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Rise of the Black Panther Redefines T'Challa's Powers & Tackles Toxic Masculinity

The following contains full spoilers for the second issue of Rise of the Black Panther by Evan Narcisse, Ta-Nehisi Coates, Javier Pina, and Stephanie Paitreau. 

Each issue of Marvel Comics' Rise of the Black Panther is meant to reveal something of T'Challa's early days as the King of Wakanda. The first issue delved into the relationship between his parents, T'Chaka and N'Yami, and how her genius is responsible for the recent advancements in Wakandan technology. Without her, Wakanda wouldn't have been able to travel to space and establish the future settlements that we saw in Marvel Legacy. With this series' second issue, more information is revealed about T'Challa's powers, and they help him get past the powerful influence of toxic masculinity as a result.

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Years ago, T'Challa participated in Wakanda's yearly Challenge Day for the right to rule the throne. Having defeated his uncle S'yan -- who held the title of king following T'Chaka's death years earlier -- T'Challa earns the power of the Black Panther, which is derived from the nation's powerful Heart-Shaped Herb. First appearing in Fantastic Four #52, the Herb is a plant mutated by the energies of Vibranium that grants those in the Royal bloodline enhanced senses and agility akin to that of an actual Panther. That part has always been known, but what's only been known to a select few is that the Herb also binds those who ingest it to the energies of Vibranium. Meaning, they can detect it wherever it is, which is how T'Challa knows that a group of men are planning to leave the nation and sell what Vibranium they had to outsiders.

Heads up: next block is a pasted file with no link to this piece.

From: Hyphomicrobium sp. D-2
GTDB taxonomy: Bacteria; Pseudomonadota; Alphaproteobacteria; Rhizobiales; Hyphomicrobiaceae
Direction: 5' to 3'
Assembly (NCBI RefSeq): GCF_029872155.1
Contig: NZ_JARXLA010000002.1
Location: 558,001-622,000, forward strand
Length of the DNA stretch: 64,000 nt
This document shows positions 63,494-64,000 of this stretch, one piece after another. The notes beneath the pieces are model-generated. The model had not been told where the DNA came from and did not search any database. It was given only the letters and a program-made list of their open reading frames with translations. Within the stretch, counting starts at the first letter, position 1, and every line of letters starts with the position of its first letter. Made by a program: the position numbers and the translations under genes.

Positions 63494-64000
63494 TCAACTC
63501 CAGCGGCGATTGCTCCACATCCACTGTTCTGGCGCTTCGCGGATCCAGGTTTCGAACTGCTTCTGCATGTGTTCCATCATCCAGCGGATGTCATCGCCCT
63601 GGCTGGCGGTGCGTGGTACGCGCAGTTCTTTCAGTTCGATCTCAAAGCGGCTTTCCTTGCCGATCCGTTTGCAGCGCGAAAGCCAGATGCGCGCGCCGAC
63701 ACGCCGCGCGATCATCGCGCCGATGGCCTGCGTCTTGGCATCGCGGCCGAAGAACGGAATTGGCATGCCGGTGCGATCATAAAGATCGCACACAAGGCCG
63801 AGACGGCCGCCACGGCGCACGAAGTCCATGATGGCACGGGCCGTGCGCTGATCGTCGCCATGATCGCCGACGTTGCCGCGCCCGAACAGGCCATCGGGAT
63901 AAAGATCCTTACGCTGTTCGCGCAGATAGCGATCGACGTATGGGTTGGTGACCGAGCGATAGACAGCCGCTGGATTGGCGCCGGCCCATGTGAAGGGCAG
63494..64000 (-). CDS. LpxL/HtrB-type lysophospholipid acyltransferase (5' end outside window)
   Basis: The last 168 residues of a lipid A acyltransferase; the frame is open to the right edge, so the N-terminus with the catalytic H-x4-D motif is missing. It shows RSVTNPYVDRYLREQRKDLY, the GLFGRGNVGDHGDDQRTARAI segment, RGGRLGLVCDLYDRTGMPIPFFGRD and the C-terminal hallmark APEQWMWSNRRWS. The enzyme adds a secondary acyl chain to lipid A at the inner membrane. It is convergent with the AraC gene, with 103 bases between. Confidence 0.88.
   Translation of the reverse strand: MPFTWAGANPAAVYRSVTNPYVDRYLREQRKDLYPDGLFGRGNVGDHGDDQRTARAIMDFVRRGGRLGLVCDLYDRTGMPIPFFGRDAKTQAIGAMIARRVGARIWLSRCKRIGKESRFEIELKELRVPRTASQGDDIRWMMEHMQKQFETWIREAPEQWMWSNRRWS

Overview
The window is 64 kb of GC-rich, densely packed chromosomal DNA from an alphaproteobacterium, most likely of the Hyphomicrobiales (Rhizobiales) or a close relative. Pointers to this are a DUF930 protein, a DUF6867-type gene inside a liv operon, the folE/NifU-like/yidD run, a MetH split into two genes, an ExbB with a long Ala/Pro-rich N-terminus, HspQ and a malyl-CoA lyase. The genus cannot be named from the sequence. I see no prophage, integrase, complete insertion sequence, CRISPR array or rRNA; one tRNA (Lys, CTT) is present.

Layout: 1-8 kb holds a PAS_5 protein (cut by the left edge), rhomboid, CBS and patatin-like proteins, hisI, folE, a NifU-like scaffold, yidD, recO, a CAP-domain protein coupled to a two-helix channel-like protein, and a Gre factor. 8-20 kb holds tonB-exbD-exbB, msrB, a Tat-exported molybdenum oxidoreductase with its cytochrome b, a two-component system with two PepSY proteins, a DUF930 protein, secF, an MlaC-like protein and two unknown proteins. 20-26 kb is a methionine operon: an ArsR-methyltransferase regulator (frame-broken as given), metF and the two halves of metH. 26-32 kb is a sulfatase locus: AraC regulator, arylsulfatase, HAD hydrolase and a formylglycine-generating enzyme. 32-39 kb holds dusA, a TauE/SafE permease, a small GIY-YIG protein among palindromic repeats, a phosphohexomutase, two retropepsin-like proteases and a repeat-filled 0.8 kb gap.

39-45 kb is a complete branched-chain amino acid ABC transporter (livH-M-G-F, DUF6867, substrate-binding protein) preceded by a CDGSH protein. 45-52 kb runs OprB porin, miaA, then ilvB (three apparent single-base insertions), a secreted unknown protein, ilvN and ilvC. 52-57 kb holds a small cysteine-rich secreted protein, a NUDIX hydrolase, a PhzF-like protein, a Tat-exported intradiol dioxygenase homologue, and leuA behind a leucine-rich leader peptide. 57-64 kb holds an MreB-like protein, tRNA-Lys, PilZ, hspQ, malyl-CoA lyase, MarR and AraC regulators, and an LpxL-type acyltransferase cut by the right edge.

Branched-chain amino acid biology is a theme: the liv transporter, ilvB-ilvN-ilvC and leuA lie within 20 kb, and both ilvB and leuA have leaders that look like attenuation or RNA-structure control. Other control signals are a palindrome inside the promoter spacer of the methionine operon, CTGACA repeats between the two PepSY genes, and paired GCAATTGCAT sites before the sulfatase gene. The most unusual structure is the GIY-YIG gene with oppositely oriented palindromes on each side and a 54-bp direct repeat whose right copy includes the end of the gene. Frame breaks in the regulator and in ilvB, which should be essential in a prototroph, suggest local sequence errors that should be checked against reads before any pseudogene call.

How does toxic masculinity fit into this? The classic attributes of it are all based in anger in pride -- failing to ask for help, concerned with power over humility, and so on. In this issue, T'Challa learns that Wakandans have been taken by mysterious kidnappers, an issue that has been going on for over a decade. During his time as king, S'yan had the Hatut Zeraze -- the secret police of Wakanda -- look into the kidnappings discreetly. At one point, their leader Hunter threw out the idea of informing the people of these kidnappings, but S'yan shot it down immediately, believing that it showed the weakness of the throne. This is a secret he kept not just from T'Challa and Shuri, who were young at the time, but also Queen Ramonda, and it's something she's not too happy about.

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In this issue, S'yan represents toxic masculinity's thinking that you should always display power, never weakness. Along with lying to his family about the kidnappings, he chastises T'Challa for not killing the traitors who planned to sell off Vibranium, trying to goad him by bringing up what T'Chaka did during his rule. And the idea of opening the country up to outsiders does not sit well with S'yan, who declares that the nation had no reason to be afraid when he was king. To him, Wakanda probably would've just remained in secrecy if the Fantastic Four couldn't beat Galactus in time. He's all about power, as made clear in the flashback where he fights with a trainer and demands that he never wants to be caught off guard by an enemy he'll have to face.

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